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Thread: Religious Fervor

  1. #11
    tWebber Adrift's Avatar
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    Quote Originally Posted by Scrawly View Post
    Nathaniel P. Morris (resident physician in psychiatry at the Stanford University School of Medicine), wrote a blog entry for Scientific American a while back wherein he discusses some challenges in distinguishing religious fervor from mental illness.

    When interacting with believers displaying religious fervor, what criterion do you utilize to ensure that the individuals' religiosity is rooted in a genuine faith experience as opposed to mental illness? Please read the article and share your thoughts. Thank you.
    This is a bit of a tricky subject because what I might consider religious fervor bordering on mental illness, and what the good doctor might consider religious fervor that's indistinguishable from mental illness is likely going to be pretty far a part. After all (assuming he's not a Christian), "natural man does not accept the things of the Spirit of God, for they are foolishness to him; and he cannot understand them, because they are spiritually appraised." That said, I've had plenty of run-ins with people who I consider excessively...fervored (is that a word?). Some of those people were right here on Theologyweb. Distinguishing between the two usually requires simply listening to them talk or rant for a bit. Being around them for awhile. Do they appear to be clear-minded on other topics? Does their religious zeal seem to be well ordered, healthy, and robust. Is their logical connective tissue between their beliefs and behavior? Does their zeal produce fruit in their lives, and the lives of others (specifically peace, patience, and self-control)? Does their behavior border on mania, especially outside of church or worship services? Are they the type of person who routinely goes 0 to 100 on topics they're passionate about?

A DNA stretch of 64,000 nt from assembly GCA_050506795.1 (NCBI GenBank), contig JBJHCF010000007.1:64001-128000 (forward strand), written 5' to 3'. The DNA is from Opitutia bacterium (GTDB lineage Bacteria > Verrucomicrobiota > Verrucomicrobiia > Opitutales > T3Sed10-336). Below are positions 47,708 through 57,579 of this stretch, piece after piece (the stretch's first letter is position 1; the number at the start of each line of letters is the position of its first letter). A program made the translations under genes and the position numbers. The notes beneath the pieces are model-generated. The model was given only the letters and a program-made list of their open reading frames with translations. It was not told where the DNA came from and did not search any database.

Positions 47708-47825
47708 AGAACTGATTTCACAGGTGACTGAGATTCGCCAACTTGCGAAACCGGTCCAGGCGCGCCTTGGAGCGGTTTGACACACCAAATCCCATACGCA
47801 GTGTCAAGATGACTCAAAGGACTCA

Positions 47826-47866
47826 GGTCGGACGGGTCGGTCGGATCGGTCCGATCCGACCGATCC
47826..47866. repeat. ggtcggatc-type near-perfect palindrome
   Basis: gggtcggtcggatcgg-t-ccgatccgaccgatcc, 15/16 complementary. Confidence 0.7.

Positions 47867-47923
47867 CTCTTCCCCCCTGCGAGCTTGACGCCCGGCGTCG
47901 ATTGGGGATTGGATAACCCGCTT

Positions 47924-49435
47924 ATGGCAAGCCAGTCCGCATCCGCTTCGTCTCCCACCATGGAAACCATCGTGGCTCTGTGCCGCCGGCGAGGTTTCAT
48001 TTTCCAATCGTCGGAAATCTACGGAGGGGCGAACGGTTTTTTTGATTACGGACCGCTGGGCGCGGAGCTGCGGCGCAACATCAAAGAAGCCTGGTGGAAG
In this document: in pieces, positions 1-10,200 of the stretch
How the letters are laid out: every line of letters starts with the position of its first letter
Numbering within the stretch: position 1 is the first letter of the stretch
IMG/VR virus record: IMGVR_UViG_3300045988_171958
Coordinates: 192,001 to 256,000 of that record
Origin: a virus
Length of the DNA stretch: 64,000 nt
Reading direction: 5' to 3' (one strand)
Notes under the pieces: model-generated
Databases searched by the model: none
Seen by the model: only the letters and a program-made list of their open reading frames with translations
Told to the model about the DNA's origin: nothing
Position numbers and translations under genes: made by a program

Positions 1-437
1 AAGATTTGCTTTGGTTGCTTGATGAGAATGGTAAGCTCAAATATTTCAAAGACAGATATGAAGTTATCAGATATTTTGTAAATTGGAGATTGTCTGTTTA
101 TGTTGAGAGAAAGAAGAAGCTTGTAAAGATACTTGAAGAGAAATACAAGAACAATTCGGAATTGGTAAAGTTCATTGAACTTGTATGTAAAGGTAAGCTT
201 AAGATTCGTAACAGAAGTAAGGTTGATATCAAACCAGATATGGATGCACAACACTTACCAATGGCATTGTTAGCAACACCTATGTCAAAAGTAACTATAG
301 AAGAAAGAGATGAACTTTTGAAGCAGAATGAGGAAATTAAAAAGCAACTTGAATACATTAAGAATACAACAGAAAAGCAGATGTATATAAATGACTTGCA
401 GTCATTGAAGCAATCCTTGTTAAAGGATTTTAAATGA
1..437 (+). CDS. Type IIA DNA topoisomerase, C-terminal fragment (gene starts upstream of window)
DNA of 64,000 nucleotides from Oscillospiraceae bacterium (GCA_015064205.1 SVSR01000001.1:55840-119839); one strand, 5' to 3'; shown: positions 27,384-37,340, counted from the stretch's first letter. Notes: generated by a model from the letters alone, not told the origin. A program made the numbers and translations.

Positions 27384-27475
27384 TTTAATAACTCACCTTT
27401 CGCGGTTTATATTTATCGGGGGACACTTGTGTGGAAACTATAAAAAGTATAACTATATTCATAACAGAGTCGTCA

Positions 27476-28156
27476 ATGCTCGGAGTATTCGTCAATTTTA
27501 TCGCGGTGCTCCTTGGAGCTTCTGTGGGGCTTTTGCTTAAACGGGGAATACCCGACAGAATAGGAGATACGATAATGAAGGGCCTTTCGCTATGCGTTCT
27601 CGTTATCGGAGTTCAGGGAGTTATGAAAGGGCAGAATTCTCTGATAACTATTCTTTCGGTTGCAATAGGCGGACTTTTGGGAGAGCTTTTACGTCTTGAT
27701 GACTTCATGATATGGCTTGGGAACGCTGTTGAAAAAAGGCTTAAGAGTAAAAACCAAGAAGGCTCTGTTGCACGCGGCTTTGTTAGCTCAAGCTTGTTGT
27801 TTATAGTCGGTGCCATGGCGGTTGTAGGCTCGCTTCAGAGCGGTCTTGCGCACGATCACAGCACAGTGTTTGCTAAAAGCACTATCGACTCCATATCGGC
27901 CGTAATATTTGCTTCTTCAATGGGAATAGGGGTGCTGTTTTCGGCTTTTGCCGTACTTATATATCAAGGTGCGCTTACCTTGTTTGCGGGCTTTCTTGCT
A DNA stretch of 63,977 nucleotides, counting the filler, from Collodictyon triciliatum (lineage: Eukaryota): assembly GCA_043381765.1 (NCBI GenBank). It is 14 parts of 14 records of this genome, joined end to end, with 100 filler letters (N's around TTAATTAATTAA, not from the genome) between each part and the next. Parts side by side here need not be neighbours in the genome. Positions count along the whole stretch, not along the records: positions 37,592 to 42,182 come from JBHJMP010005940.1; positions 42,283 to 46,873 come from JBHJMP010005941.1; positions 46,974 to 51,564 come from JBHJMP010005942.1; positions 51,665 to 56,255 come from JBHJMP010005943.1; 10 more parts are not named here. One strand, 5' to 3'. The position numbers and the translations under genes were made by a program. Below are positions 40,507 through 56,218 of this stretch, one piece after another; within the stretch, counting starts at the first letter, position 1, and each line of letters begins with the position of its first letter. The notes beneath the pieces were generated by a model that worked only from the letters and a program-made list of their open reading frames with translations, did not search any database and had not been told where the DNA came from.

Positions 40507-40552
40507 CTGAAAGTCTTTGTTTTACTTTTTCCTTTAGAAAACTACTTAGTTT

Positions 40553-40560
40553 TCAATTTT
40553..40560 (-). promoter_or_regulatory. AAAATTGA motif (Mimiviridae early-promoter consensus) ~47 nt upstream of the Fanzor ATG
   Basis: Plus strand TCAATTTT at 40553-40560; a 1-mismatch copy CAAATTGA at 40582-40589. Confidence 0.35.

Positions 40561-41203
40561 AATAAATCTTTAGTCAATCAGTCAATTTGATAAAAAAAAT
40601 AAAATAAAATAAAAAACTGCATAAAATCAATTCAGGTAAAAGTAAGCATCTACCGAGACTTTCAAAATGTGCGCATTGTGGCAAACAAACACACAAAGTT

It's been my experience that there are a few categories of people whose religious fervor moves past healthy Christian zeal, and over time I've been able to more or less get an idea of the warning signs using some of the criteria I listed above. And of course, I think the Holy Spirit can help give us intuition on these matters as well. Some of these categories include: The Christian who is super on fire for Christ... It's not at all uncommon for someone relatively new to the faith, maybe less than 3 years or so, to be extremely passionate about the faith, and that's fantastic, but over time most Christians temper that passion with wisdom and peacefulness. They are still as passionate as they were day one, but their passion moves from the external to the internal. I'm always a bit on guard when I run into someone who still acts as passionate as they were the first couple years they were a Christian. Experience has taught me that often these people burn so bright they burn themselves out, or worse, those same intense impulses lead them to rashly reject Christianity (for whatever reason), and become the John Loftus' of the world, being just as zealous, but now as persecutors and adversaries of the faith. Another category type is the person who holds tightly to irrational views on scripture or theology. There are plenty of popular views that I disagree with, but usually I can see the rationale in holding to them. But those who hold to illogical views like British Israelism, or KJV-Onlyism are beyond the pale. I've found that those who hold tightly to these irrational views typically hold other conspiracy minded views even outside of Christianity (they might be flat-earthers, believe in the moon-landing hoax, 9/11 was an inside job, pizza-gate, etc.). Another category-type is the person who, like the slave girl with a demonic spirit that Paul cast out, seem to move in manic circles about their faith, or the faith of others, to the point that it's a disturbing turn-off or distraction from others receiving the faith. I've seen these sorts of people, especially in some charismatic churches disrupting services with yelps of praise, or where they can't contain themselves emotionally, that were completely out of order. Now, I've been to charismatic churches long enough to know that they can get boisterous and emotional, and I'm not talking about that. Nor am I talking about the person who occasionally yells hallelujah, or "preach, pastor!," or whatever (though people not used to that type of service might ironically find that behavior nutty), no I'm talking about the types of people who are either mentally ill or spiritually demonized who cause enough commotion that the pastor or long time congregants who've seen everything raise their eyebrows at. I've seen people literally taken out of service by ushers because they lost control of their minds in a service where the pastor was simply reading out of the Bible in an otherwise silent room. I have no doubt that there's sometimes overlap in these categories, or that I'm missing a number of other categories, but as you mature in Christ you kinda know it when you see it, I suppose.